photo: Tweed Building NYC DOE Headquarters
Since June, Mayor Bill de Blasio has had to deal with the exits of several key Department of Education (DOE) professionals. One of the most recent and notable is Ursulina Ramirez, chief operating officer of NYC’s DOE. She has worked for Mayor de Blasio for ten years, with six being in the DOE. Ramirez is leaving her COO role to join a nonprofit organization.
A Significant Loss
For Mayor de Blasio’s office, this can be seen as a significant loss. Ramirez was vital in putting together the mayor’s universal pre-kindergarten policy for his campaign run. Additionally, she was instrumental in helping New York City schools switch over to a remote learning system in March. This departure is a major shake-up for the DOE as it has occurred during the city’s school reopening efforts. Councilman Mark Treyger (D-Brooklyn) conveyed the immense impact of this departure a couple of weeks ago:
“Now more than ever, you need to operationalize things in a safe way. It’s not clear to me how they plan to fill [Ramirez’s] position, especially with two weeks left to go before school reopens for kids.”
Treyger is likely pointing to Ramirez’s pivotal role in ensuring educational staff and parents feel comfortable about the DOE’s commitment to safety in preparing to reopen during the COVID-19 pandemic.
In the weeks before her departure, Ramirez had this to say about guiding everyone through reopening efforts:
“The folks that are making this happen really do have the best interest of students and staff in their minds, and I want folks to know that we’re also human, and we — I get emotional thinking about it — we understand what families are facing and what our staff are facing when we ask them to enter a building during a pandemic. And that’s why we’re trying to build up every possible thing to make sure that they feel safe.”
A Summer of Impactful Departures
While Ramirez’s departure is the most recent, it is not the only one. Since June, the DOE has seen former first deputy chancellor, Cheryl Watson-Harris, and Tomas Hanna, the former chief human capital officer, depart from their roles.
Watson-Harris left to become a school superintendent in Dekalb County, Georgia, while Hanna took a job as superintendent for the Coatesville school district in Pennsylvania. Additionally, Andre Spencer, one of the “nine executive superintendents” in the NYC school district, left earlier this summer to take a superintendent position in Manor, Texas.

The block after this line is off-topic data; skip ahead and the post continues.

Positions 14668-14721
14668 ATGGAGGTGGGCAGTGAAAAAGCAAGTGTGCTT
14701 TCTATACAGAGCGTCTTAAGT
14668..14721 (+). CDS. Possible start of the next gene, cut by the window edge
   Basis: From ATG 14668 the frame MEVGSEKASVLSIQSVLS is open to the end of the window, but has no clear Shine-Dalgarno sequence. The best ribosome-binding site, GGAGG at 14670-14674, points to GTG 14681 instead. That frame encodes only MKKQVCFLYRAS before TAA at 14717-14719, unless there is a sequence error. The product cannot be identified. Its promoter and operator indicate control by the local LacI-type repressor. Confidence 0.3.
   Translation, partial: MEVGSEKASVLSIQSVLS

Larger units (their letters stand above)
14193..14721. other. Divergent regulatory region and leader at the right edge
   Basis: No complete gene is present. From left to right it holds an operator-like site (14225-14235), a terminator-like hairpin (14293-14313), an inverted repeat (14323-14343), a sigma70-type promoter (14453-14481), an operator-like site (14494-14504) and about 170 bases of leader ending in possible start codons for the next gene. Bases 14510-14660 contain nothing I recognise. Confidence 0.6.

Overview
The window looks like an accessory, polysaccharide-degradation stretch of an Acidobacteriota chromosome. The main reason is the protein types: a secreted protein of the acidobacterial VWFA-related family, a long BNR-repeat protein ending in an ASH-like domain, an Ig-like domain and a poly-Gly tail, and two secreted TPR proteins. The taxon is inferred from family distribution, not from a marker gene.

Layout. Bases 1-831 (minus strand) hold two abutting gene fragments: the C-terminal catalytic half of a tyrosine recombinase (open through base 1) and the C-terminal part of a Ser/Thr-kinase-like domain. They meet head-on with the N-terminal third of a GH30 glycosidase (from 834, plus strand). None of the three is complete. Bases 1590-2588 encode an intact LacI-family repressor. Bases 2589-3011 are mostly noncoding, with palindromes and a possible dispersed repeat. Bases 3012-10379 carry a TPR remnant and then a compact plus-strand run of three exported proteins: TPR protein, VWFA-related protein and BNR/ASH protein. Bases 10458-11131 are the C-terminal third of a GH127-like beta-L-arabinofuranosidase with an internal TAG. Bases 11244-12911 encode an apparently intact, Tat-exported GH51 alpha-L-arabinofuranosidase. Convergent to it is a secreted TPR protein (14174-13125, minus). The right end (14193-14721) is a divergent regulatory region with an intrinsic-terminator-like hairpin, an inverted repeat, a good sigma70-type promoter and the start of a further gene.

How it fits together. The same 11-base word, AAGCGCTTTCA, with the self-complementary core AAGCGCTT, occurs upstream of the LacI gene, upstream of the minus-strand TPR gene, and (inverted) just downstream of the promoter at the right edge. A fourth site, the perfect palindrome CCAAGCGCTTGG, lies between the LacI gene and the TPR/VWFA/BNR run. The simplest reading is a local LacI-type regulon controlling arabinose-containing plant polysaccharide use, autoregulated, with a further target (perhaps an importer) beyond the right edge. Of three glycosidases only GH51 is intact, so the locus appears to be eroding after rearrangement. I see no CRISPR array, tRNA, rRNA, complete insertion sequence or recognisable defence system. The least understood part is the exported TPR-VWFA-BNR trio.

These departures are likely worrisome to educational professionals, parents, and executive-level staff within the DOE. Positions that are critical to reopening efforts may continue to go unfilled as the school year continues on. Nevertheless, as some NYC students have returned to school on September 21, 2020, there is another personnel issue that Mayor de Blasio and the DOE may need to manage. There are rumblings that there soon could be an uptick in principal departures and retirements.
The Potential Principal Problem
According to a New York Post article, a group of principals reached out to the publication to discuss their plans to leave their jobs if Mayor de Blasio went ahead with reopening efforts in September. Many said that they were unsatisfied with the DOE’s lack of preparation to reopen schools safely. It is possible that out of the 1,707 principals in the city, 17 percent may leave their roles this year.
There is also some additional evidence that this may be the case. Craig DiFolco, a spokesperson for the Council of Supervisors and Administrators Union, projected an increase in retirements within the next 18 months due to seeing more calls to the union’s retiree chapter and a rise in pension consultations. If this is the case, the NYC school system could be facing some rough days ahead.
Mayor de Blasio and the DOE team is facing an uphill battle. If more professionals who are critical to school reopening operations leave their roles, then the goal of keeping schools safe and open becomes a tall order. It is almost inevitable that the DOE will have to handle new outbreaks, possible school closings due to positive cases, and a reassessment of in-school instruction as many other districts across the country have had to do.
As educational professionals, parents, and students move further into their first week of in-class instruction; it is highly likely that everyone will feel the departures of people like Ramirez, Watson-Harris, and Hanna. Mayor de Blasio has a short time limit to find the right professionals to fill their shoes.